Passage Two Examination

On pages twelve and thirteen of “The Girl Who Was Plugged In”, Delphi has quickly risen to fame. She has caught the interest of fans, and in turn, she has caught the interest of companies who wish to use her for advertising. This makes her supervisor very happy, who sees it as an opportunity to get better gigs.

This passage seems relatively tame compared to certain sections in the rest of the story. There is no grotesque imagery; no one is being openly hurt or manipulated. Out of context, this could all be seen as positive: Delphi is advancing in her career, hooray, hooray! However, a deeper look at the text reveals that it is not all as it seems.

The first sentence is filled with words that, if not read over again, could have been missed or ignored. “Here come the tests…” it begins. “Test” as if this were some kind of trial period for Delphi, as to see what she could really accomplish with her potential stardom. But what would happen if she were to fail this test? Delphi’s “button-nose” is described, a popular phrase to describe a cute nose – looking up “button” I discovered a definition that was “something of small value”. A button-nose, a term associated with appealing physical features, along with another definition, signalling that her appearance means little. What does it matter if Delphi is appealing if the mind who controls her is wasting away in a physical form that is far from the standard of beauty? And finally the “torrent of news and entertainment”, a torrent being a strong, often overwhelming and violent, stream of water heading in a certain direction. This is perhaps the start of the unstoppable swirl of circumstances that whisk her away.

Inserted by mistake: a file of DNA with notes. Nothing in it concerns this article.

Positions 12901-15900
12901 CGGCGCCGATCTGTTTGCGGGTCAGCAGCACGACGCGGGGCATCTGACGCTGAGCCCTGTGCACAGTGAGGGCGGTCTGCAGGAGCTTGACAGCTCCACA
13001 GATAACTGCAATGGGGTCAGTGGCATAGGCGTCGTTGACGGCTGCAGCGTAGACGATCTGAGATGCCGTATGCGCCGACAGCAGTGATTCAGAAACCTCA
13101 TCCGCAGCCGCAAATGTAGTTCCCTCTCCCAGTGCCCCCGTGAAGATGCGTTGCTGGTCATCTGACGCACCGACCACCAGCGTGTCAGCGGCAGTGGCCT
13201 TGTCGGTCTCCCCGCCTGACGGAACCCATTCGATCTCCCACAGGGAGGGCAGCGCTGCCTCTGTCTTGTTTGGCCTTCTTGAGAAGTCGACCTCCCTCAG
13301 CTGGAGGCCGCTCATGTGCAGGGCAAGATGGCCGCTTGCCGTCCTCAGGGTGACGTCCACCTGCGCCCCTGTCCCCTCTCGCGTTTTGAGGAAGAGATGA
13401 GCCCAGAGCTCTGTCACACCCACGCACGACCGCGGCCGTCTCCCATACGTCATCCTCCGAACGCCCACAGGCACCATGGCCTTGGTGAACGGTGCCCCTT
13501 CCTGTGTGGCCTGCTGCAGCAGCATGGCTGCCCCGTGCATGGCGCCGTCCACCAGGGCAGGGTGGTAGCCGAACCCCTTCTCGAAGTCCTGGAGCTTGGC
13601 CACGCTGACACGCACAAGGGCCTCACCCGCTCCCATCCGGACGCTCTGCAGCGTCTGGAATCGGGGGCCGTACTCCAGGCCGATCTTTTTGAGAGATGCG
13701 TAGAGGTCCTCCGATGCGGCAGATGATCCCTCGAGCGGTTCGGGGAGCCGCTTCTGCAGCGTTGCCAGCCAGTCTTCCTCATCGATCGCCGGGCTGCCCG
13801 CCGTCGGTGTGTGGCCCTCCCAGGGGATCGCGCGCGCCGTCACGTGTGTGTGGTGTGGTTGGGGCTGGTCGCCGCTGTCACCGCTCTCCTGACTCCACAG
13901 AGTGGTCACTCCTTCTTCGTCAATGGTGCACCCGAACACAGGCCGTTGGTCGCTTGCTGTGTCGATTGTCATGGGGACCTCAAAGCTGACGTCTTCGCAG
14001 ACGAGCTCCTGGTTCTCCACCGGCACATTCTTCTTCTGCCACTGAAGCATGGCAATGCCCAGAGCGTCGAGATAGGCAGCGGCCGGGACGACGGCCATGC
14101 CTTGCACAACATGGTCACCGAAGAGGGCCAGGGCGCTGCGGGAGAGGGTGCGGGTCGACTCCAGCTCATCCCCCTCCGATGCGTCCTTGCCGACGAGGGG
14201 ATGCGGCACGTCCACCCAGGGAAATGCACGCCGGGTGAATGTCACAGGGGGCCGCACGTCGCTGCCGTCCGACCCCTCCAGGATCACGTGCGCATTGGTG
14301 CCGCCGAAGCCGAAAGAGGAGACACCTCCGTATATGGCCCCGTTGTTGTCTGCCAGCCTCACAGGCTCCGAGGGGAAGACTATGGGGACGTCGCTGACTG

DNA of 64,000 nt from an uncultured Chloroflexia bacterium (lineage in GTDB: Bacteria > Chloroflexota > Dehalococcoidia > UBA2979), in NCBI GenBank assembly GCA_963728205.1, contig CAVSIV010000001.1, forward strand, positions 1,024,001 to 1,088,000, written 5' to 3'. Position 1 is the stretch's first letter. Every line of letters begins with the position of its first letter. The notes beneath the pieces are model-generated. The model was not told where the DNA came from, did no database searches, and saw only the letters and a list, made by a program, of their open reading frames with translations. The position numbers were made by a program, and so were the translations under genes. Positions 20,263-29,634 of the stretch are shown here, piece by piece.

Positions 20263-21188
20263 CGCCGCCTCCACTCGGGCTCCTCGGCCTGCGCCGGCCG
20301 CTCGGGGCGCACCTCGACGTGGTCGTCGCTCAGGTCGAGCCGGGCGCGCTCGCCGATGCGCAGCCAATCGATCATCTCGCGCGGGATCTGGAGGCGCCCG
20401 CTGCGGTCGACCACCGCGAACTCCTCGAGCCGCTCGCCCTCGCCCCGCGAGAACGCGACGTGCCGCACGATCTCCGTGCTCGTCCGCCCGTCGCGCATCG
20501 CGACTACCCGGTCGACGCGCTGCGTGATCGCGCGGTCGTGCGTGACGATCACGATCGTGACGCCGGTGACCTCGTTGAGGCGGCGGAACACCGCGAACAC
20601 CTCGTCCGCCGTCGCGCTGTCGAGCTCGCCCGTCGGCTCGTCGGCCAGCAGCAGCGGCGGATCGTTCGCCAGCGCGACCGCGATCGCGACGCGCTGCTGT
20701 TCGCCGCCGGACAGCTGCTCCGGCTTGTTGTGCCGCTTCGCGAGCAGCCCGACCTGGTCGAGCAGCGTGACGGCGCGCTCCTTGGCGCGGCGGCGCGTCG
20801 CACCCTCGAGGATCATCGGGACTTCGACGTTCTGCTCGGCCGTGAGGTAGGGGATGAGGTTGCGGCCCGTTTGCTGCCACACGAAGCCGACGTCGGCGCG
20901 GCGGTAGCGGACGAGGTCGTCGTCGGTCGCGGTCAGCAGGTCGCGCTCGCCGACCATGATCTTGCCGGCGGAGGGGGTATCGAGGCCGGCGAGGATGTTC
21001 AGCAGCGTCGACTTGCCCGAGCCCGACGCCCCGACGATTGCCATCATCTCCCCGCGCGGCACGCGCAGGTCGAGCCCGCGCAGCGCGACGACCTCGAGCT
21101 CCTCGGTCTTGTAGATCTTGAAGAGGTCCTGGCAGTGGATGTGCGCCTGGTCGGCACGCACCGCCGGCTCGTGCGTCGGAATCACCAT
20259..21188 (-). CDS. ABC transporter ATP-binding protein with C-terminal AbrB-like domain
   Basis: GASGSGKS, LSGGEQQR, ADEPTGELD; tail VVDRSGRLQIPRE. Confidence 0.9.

When Delphi is given a suncar, it is said that she is a “tiger” trying them out. The first association I made with this was one of confidence and strength. You often hear the phrase, “go get ’em, tiger!”, and it corresponds with actively getting what you want. But this positive spin is stripped of its meaning in this circumstance. Delphi is not the wild thing she is perceived to be. She is the circus animal, trained and domesticated to perform tricks. While she still has the illusion of strength, the tamer is behind the curtain, holding the whip.

– Sydney

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2 responses to “Passage Two Examination

  1. Incorporating the association between “button” and “small value” was absolutely enlightening, and you explained the connection to P. Burke very well. I thought that your points here were articulated splendidly and had very deep meaning.
    The only area I spotted that could use some build-up was your fleeting comments about the connotation of “torrent.” Rather than just mentioning the “swirl of circumstances that whisk her away,” go a bit more in depth in these circumstances. Are you referring to the world of celebrity life as a whole, which consumes her in the rush of buy, buy, buy, or are you speaking of the emergence of Paul in the story? Besides this small hitch though, I thoroughly enjoyed your analysis.

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  2. I agree with lyount2014 (sorry I don’t know who you are by the user name) about the button-nose interpretation. While I initially took it as something that referred to youth and superficiality, I didn’t think about the low value of a button or how that relates to the devaluation of women in comparison to men in our society, so that’s a really neat and insightful way to look at it. I also like how you found tiger to represent a prop for amusement being controlled by a master or a ringleader, which was similar but slightly different to how I interpreted it. I would have liked to see a little more depth to the analysis though (why are these things important rather than just what they mean), but it is otherwise a very good interpretation.

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